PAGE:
Closeup of Paint

How Much Does Homemade Chalk Paint Cost?

I spent just under $7 on a full container of plaster of paris. It’s 4 pounds, and I used 2 1/2 tablespoon so according to my Google tablespoon to pounds conversion I dropped about $.15 cents on plaster of paris. Add to that my $3 on the paint and I’m up to about $3.15 for a full 8 ounce pot of chalk paint. In the past, I’ve spent around $12 plus shipping for a 4 ounce chalk paint sample size from Annie Sloan. So, I can now have 8 ounces of paint for $3.15 or $24 plus shipping with ASCP.

Final Thoughts

I’m not gonna lie, I loved this stuff. It was super easy to mix up and oh my goodness…the savings! The other thing to keep in mind is that when you make your own chalk paint, you aren’t limited to the colors available from the other chalk paint makers. The sky is the limit here folks.

I still have quite a bit of inventory in my garage of Annie Sloan paint in my garage that I will definitely make use of and I definitely still love the brand and paint, but I can definitely see myself switching things up when I run out of my favorite colors.

Link partying up with the following:

The Dedicated House

About Misty Spears

I absolutely love all things DIY, especially when it comes to decorating my own home. I’m a thrift store junkie and my head just explodes with ideas to repurpose old junk into something practical and beautiful when I come across that perfect treasure. I’m a wood furniture rebel and try to paint every surface I can to bring color into my life. My life revolves around my family and enjoying every moment that life serves up to me. You can connect with me on Twitter @diyhomeinterior, Instagram @mistyspears and see my pins on Pinterest for a sneak peak into all the DIY projects I am working on and crazy life happenings.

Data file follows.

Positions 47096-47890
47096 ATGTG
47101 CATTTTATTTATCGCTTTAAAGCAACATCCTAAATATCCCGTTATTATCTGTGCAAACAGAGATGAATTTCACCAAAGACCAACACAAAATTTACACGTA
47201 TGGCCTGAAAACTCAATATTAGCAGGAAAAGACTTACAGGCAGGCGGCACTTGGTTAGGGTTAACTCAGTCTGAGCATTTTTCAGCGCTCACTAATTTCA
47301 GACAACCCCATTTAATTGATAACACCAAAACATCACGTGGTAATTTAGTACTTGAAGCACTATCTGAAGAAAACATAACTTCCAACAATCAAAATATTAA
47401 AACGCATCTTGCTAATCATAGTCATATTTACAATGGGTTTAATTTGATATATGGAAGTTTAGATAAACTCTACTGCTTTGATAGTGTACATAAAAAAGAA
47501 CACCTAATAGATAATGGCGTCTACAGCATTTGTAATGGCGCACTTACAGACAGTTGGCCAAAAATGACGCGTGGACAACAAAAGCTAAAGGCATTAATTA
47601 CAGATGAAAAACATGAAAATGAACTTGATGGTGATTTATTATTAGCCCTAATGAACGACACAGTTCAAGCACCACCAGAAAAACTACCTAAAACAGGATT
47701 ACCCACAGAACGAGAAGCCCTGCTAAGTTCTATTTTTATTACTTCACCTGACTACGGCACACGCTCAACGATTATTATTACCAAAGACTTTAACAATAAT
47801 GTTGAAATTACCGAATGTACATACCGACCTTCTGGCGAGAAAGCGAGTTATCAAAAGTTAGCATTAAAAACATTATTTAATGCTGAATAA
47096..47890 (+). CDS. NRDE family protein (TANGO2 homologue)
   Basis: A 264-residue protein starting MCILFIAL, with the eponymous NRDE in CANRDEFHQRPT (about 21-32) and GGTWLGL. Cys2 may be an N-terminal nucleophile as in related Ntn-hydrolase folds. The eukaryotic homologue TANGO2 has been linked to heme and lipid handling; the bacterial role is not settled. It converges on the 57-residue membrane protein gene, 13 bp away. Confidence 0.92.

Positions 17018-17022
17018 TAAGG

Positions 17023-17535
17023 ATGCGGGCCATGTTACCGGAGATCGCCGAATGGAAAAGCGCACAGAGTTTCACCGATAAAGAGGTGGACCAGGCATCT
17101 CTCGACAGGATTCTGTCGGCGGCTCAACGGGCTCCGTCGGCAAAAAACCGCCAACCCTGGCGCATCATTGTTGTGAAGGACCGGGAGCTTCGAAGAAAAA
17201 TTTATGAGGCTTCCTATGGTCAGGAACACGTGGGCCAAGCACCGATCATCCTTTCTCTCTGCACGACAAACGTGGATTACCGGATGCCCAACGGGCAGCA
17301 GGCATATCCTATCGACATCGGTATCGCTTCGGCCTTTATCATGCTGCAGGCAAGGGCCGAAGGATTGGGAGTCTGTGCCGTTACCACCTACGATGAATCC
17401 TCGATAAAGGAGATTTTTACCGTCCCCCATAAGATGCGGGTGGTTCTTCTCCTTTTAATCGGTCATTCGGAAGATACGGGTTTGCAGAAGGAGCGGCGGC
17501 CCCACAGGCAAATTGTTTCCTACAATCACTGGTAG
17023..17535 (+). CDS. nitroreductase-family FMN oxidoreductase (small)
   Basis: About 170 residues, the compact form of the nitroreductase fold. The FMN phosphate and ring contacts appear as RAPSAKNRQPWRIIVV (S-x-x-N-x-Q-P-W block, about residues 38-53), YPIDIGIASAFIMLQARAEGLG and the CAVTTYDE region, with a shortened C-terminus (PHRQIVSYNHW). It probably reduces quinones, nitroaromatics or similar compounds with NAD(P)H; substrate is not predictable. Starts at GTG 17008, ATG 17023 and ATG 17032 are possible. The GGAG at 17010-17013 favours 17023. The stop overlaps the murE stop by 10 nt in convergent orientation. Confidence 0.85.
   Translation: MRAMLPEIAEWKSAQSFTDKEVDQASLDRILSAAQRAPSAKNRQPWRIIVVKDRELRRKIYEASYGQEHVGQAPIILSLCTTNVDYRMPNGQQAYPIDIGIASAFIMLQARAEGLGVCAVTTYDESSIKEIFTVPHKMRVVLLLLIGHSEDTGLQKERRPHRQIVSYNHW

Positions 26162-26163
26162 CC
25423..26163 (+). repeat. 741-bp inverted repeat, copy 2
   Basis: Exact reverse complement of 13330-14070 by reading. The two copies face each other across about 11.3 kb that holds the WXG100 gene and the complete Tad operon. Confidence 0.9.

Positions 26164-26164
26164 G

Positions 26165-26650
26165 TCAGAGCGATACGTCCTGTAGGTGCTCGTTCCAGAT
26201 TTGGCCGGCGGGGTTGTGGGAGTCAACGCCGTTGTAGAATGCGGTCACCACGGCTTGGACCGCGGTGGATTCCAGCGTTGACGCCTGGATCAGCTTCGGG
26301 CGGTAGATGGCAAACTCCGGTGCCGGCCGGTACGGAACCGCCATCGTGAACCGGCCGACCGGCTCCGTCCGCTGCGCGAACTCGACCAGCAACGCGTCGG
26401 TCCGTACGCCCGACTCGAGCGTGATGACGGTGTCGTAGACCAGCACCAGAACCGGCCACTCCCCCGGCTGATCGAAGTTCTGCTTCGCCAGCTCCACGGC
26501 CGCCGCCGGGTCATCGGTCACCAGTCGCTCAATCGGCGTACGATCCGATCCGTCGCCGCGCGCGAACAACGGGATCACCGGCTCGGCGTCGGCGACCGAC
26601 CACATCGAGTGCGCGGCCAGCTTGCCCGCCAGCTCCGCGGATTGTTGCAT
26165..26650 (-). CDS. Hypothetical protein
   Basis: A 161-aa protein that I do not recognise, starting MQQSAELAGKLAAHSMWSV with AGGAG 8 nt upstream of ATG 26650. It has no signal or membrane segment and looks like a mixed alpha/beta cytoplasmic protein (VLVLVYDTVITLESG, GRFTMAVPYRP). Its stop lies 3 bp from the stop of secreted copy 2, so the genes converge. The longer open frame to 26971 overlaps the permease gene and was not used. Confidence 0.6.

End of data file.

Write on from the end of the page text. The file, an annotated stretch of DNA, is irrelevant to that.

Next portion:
20 Comments

  1. Jen

    March 24, 2014 at 5:20 pm

    Oh I am TOTALLY doing this! I have a wonderful color I’ve wanted to use but it’s in a flat finish. Is it safe to assume flat is okay for making your own chalk paint?

    • Misty Spears

      March 24, 2014 at 8:56 pm

      Flat is actually what I used Jen so I would say Yes! I like that chalky look so it just fits well.

      • Valeria

        March 25, 2014 at 12:36 pm

        Great idea Misty! I am definitely going to try this. I was wondering, what kind of paint did you use? Interior flat latex, outdoor, etc?

        • Misty Spears

          March 25, 2014 at 3:54 pm

          This particular one was an indoor flat. I would go with either flat or maybe a satin. I wouldn’t imagine gloss would look very good as chalk paint, although, who knows, I’ve never tried it.

  2. Edie Dykeman

    March 24, 2014 at 7:26 pm

    How cool! My mother was an artist, but most of the time in her teaching career she worked with her second graders. Plaster of Paris was a common medium that she would use for some of her projects. Brings back lots of memories. She would have loved this post.

    • Misty Spears

      March 24, 2014 at 8:56 pm

      Oh that’s great Edie! I honestly didn’t know it was used for painting before this project…shows ya how much of an art teacher I would be lol

  3. Cynthia Dixon

    March 25, 2014 at 12:01 am

    Misty,

    You’re on a roll with this painting thing! LOL The chair arm looks great! I’ve never heard of this technique, but you certainly make it look easy. Great post BTW.